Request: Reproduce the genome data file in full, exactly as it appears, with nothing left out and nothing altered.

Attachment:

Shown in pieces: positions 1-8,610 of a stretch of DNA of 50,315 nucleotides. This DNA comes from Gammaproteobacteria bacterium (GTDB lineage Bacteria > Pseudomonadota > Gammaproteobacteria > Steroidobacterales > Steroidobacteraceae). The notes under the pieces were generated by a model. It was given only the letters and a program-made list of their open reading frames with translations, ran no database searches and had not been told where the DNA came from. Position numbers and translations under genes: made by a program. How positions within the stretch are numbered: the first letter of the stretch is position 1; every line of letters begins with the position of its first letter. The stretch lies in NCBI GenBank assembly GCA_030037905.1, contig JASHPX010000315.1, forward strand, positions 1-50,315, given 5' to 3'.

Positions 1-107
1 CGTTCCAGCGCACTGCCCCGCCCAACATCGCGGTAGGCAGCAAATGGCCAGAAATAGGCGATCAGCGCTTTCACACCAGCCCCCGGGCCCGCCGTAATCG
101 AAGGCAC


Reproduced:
Shown in pieces: positions 1-8,610 of a stretch of DNA of 50,315 nucleotides. This DNA comes from Gammaproteobacteria bacterium (GTDB lineage Bacteria > Pseudomonadota > Gammaproteobacteria > Steroidobacterales > Steroidobacteraceae). The notes under the pieces were generated by a model. It was given only the letters and a program-made list of their open reading frames with translations, ran no database searches and had not been told where the DNA came from. Position numbers and translations under genes: made by a program. How positions within the stretch are numbered: the first letter of the stretch is position 1; every line of letters begins with the position of its first letter. The stretch lies in NCBI GenBank assembly GCA_030037905.1, contig JASHPX010000315.1, forward strand, positions 1-50,315, given 5' to 3'.

Positions 1-107
1 CGTTCCAGCGCACTGCCCCGCCCAACATCGCGGTAGGCAGCAAATGGCCAGAAATAGGCGATCAGCGCTTTCACACCAGCCCCCGGGCCCGCCGTAATCG
101 AAGGCAC